Clearly, one of the biggest challenges facing organizations today is implementing change effectively. However, it’s widely accepted that only 30% of changes are successful. We know that change implementation is one of the most important roles of leadership, so the combination of these two points suggests that we should question what we’ve learned about leadership in wrestling with the challenges of change.
A widely accepted mindset is based on two assumptions: that behavior and changes in behavior can be planned and that processes can be consistent and controlled. These assumptions point to a leader-centric approach. But research on change failure shows that little emphasis is placed on the importance of the change leaders’ role, while a major cause of change failure can be attributed to the failure of leaders.
Perhaps this is because typical leadership development builds leaders’ capability to solve problems – not on their ability to deal with ambiguity, paradoxes, and dilemmas. Yet these are exactly the things that are central to the process of change.
I recently collaborated in an international research study to explore the question, “What makes change work?” Thirty leaders in 30 organizations were asked to tell their stories about both successful and unsuccessful changes. After analyzing 70 such stories, we identified four leadership behavior types, which we then related to the relative success of the change initiatives.
Results of our study revealed that the combination of these practices explained around 50% of the variance in change success. We also found that traditional leader-centric behaviors (problem-solving, etc.) were associated with failed change attempts. Therefore, we should be training leaders to practice all these behaviors to succeed in leading change.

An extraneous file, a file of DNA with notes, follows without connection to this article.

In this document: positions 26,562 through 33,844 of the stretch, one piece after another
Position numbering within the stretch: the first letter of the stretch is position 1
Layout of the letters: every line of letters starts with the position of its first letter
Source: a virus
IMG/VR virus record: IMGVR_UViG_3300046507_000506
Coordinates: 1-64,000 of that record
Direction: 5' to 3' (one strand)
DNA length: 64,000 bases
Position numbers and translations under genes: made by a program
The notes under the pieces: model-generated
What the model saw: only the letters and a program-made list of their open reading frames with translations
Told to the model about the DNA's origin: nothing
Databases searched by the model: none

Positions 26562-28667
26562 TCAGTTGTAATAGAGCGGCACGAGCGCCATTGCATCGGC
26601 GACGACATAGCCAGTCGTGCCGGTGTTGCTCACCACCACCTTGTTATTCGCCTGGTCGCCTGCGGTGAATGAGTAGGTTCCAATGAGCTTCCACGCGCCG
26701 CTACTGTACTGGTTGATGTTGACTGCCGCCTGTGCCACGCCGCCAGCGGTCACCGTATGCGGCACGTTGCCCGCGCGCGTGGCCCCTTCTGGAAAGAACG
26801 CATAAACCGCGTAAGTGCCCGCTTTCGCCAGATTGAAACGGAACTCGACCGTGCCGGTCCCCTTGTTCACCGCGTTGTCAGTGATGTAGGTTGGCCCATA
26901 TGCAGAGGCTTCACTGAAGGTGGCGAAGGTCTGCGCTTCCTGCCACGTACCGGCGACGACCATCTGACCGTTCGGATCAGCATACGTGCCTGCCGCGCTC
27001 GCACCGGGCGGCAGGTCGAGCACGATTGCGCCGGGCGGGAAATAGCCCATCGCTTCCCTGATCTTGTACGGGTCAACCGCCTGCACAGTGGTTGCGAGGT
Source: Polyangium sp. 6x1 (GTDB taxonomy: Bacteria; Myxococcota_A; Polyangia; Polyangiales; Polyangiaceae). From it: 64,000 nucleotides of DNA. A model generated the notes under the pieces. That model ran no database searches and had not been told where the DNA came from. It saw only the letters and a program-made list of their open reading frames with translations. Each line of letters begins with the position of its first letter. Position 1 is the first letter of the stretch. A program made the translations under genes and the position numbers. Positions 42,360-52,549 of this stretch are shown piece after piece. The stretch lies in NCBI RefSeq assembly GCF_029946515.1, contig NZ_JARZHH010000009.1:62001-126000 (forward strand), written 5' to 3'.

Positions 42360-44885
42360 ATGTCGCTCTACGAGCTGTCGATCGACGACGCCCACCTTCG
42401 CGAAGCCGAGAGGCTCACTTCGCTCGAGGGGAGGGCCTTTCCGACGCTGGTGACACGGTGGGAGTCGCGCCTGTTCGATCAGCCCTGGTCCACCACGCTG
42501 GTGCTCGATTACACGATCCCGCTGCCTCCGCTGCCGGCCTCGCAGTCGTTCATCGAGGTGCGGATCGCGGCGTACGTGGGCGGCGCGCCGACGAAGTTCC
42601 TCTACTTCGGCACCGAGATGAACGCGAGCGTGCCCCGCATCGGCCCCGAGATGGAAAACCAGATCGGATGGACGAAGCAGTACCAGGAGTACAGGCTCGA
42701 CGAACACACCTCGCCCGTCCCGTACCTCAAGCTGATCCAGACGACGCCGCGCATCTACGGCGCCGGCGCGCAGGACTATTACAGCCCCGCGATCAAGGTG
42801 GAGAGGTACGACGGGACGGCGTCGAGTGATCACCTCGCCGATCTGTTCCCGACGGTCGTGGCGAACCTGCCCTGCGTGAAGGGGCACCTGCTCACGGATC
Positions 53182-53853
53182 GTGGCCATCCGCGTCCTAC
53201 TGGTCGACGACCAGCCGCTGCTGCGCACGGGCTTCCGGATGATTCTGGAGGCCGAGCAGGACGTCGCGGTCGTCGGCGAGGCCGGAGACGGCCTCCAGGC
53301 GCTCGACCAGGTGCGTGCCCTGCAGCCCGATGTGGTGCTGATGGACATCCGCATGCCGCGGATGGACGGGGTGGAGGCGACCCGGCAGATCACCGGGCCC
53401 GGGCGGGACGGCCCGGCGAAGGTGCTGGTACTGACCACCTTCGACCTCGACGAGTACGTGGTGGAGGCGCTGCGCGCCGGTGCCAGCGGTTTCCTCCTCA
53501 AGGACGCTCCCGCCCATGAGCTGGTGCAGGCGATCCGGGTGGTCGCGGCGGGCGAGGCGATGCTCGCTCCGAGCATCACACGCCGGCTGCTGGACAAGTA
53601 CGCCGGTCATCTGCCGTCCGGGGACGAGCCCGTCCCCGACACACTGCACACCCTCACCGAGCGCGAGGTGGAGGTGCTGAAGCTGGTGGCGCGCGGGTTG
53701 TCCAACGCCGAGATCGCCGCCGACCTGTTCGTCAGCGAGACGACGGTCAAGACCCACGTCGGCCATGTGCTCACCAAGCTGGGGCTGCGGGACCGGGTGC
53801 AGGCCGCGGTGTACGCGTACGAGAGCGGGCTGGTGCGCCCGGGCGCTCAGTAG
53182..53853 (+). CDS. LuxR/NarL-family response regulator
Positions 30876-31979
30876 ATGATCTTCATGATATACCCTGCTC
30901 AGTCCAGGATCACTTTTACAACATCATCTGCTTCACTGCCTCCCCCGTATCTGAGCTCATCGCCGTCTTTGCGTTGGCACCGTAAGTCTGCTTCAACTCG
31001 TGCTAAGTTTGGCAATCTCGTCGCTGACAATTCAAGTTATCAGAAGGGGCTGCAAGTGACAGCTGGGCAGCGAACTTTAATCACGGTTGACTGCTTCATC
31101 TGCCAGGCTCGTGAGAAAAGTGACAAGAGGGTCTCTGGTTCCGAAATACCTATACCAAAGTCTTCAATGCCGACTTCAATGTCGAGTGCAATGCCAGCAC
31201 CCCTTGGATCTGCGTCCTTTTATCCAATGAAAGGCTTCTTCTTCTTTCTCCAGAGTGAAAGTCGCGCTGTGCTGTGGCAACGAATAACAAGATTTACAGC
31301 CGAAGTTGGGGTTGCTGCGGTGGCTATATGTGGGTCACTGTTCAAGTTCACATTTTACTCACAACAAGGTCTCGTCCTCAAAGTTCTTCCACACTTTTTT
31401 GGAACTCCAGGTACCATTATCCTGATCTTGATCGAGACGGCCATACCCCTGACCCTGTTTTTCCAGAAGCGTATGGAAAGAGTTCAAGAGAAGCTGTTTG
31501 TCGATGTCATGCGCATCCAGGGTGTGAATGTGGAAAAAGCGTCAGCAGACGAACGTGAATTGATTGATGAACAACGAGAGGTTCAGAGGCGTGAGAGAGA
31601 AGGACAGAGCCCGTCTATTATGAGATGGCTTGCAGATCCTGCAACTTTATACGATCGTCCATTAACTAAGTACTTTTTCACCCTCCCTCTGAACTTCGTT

Much of what we “know” about effective leadership could actually be inhibiting our ability to make change happen. If our study results are supported by others, we need to learn how to develop leaders who can make change happen effectively. Perhaps it’s time to forget what we think we know about leadership and explore its nature in a new way. Of the many leaders we can look to as good examples, Gandhi comes closest to expressing how we now need to think: The most powerful legacy in life is to enable others, to let them be the best they can be.
The overall conclusion may be, “To make change happen successfully, lead less and change more.”
This study was led by Malcolm Higgs, professor at University of Southampton School of Management and Transcend Consulting. To learn more about this research and guidance on developing effective practices, see Sustaining Change: Leadership that Works by Deborah Rowland and Malcolm Higgs (Jossey Bass, 2008).